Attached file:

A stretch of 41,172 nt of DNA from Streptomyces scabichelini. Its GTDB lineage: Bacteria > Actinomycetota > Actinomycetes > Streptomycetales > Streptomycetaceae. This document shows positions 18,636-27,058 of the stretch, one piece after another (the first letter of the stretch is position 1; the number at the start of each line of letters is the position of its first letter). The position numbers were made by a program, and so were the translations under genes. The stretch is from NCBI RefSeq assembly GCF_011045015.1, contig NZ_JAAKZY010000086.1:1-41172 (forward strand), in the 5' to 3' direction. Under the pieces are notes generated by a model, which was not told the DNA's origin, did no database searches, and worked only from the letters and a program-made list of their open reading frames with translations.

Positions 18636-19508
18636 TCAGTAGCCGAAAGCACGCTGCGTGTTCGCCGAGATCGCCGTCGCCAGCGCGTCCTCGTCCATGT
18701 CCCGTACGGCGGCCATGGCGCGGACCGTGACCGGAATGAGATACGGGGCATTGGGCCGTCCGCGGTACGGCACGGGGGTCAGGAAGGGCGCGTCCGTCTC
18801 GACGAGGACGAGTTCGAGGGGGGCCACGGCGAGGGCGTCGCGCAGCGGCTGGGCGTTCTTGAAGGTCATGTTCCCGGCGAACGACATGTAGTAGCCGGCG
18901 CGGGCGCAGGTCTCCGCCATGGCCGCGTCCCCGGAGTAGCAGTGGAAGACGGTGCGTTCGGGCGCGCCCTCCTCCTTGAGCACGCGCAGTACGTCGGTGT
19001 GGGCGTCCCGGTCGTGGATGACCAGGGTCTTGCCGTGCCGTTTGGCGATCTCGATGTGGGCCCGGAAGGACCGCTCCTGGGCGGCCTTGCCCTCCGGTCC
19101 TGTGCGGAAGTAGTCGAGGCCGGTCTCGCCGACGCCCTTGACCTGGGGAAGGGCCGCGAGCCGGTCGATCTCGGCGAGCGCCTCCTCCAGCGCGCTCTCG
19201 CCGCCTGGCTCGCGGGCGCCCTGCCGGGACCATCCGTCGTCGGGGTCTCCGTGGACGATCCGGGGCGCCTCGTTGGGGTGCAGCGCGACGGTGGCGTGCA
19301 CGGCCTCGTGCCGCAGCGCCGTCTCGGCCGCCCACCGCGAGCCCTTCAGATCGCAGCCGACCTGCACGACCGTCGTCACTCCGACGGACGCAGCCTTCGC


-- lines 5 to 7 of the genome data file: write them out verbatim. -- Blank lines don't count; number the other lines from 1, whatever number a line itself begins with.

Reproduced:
18801 GACGAGGACGAGTTCGAGGGGGGCCACGGCGAGGGCGTCGCGCAGCGGCTGGGCGTTCTTGAAGGTCATGTTCCCGGCGAACGACATGTAGTAGCCGGCG
18901 CGGGCGCAGGTCTCCGCCATGGCCGCGTCCCCGGAGTAGCAGTGGAAGACGGTGCGTTCGGGCGCGCCCTCCTCCTTGAGCACGCGCAGTACGTCGGTGT
19001 GGGCGTCCCGGTCGTGGATGACCAGGGTCTTGCCGTGCCGTTTGGCGATCTCGATGTGGGCCCGGAAGGACCGCTCCTGGGCGGCCTTGCCCTCCGGTCC